FORP 2015 – Timbers, Bratwurst and A History Lesson


A fortnight ago I was en route to Barnesville, Georgia, to participate in the French Oak Roubo Project 2015.  My contribution was somewhat unknown given my limitations regarding heavy lifting and moving, especially in regard to the fact that we would be fabricating and assembling classical workbenches weighing in somewhere in the 400-500 pound neighborhood.  Still I was determined to contribute as best I could.

Driving through the Atlanta morass seems to be no different regardless of the time and circumstances of the effort.  On this trip I was heading through at mid-day on Sunday, concurrent with a cold front moving through the area.  Add water, stir, and traffic chaos results.

On my arrival at Wyatt Childs, Inc, I noted immediately (and was silently thankful that I was not a party to the activities) that the sawmill was hard at work in the driving rain, and the advance team of Jameel, Raney, John, Ted, and Chris who had joined Bo’s crew in prepping the gargantuan oak timbers was shivering.  I was delighted to greet them and get inside ASAP.


There I saw the behemoth bench that Jameel’s posse built for Bo during the 2013 iteration of the event.  This bench has been used hard in the intervening years, often by four craftsmen at the same time, and seems to be holding up exceedingly well.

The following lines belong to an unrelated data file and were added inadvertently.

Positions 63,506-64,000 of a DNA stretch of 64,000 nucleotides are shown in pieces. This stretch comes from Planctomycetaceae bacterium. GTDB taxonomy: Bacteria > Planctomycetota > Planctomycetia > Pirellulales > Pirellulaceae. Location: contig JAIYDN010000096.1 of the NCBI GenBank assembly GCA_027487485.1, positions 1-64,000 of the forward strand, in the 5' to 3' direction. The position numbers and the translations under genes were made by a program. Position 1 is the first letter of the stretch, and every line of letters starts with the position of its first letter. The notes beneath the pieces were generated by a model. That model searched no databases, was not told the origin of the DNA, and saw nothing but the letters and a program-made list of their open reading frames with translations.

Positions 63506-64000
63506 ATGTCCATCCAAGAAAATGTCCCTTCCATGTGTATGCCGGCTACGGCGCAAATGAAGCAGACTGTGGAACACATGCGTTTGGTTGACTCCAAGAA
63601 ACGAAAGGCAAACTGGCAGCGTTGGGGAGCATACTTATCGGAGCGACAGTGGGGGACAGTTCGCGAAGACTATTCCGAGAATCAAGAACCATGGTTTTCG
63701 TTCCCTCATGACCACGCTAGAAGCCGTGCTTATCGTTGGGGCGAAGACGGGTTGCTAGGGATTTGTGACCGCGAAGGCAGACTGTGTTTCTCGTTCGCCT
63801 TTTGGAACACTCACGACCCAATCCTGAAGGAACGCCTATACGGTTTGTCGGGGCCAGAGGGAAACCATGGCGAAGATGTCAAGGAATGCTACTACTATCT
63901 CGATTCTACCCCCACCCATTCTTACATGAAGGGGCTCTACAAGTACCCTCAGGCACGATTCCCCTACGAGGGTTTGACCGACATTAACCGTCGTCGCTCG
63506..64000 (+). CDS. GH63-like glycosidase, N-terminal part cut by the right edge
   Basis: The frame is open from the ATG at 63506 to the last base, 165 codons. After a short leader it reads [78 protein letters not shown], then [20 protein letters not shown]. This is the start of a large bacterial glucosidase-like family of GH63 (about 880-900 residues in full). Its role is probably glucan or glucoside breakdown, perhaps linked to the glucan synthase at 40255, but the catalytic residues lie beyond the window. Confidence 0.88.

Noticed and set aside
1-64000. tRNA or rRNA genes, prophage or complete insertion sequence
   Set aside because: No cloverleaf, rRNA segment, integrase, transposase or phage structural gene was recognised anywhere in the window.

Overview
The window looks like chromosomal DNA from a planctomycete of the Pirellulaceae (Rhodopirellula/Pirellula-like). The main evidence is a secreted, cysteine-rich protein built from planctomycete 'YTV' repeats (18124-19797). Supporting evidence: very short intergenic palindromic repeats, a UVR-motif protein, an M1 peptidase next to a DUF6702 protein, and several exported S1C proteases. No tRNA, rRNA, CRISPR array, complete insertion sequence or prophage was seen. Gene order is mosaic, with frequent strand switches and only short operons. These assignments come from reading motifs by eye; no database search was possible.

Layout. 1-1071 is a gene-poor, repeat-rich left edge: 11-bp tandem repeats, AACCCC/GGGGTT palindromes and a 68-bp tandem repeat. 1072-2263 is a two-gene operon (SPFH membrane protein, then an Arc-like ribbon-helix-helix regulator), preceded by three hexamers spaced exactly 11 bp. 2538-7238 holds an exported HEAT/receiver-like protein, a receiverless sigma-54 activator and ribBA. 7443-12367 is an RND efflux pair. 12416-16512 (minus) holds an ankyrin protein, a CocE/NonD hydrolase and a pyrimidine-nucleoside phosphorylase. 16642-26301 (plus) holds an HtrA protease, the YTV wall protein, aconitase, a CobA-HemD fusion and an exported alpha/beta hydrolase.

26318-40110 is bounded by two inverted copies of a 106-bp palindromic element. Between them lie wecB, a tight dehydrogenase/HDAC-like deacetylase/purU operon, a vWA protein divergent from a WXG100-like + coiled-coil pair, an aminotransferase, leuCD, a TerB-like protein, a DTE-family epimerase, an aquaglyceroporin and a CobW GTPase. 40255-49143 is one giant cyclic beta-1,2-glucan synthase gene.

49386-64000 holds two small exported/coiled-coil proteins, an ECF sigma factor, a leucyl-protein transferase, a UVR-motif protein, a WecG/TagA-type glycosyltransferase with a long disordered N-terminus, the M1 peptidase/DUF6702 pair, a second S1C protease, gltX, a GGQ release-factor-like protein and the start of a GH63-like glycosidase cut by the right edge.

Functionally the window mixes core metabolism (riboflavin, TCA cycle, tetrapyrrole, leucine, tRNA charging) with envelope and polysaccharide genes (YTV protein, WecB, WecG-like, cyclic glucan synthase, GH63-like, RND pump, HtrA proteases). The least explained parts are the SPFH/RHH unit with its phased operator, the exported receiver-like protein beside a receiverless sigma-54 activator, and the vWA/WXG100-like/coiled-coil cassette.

And a new friend was there to greet me.  The cat was omnipresent for most of the week following.  I’m a cat guy (dogs are just too darned happy and friendly) but I find myself cat-free for the first time in approximately 55 years.


As Sunday unfolded the stack of sawn timbers kept growing until it included the rough stock for seventeen benches.  While that task was wrapping up the rest of the participants began trickling in.  For most of them the reaction to the location, the facility, and the materials was wide-eyed astonishment.


An afternoon-concluding highlight was firing up the grill as Chris and Narayan prepared supper for the crowd.  Chris brought a cooler full of hand made Cincinnati brats and we worked mightily to make them disappear.


After the meal Jameel made a few opening remarks then turned the stage over to Chris who presented his current state of research on the lineage of the Roubo bench.




Afterward the fellowship continued as the participants acquainted themselves, I amused myself by perusing Bo’s French furnituremaking manuscripts including an eerily familiar technical drawing.  Then it was off to bed for the first of several days of exhausting and exhilarating work.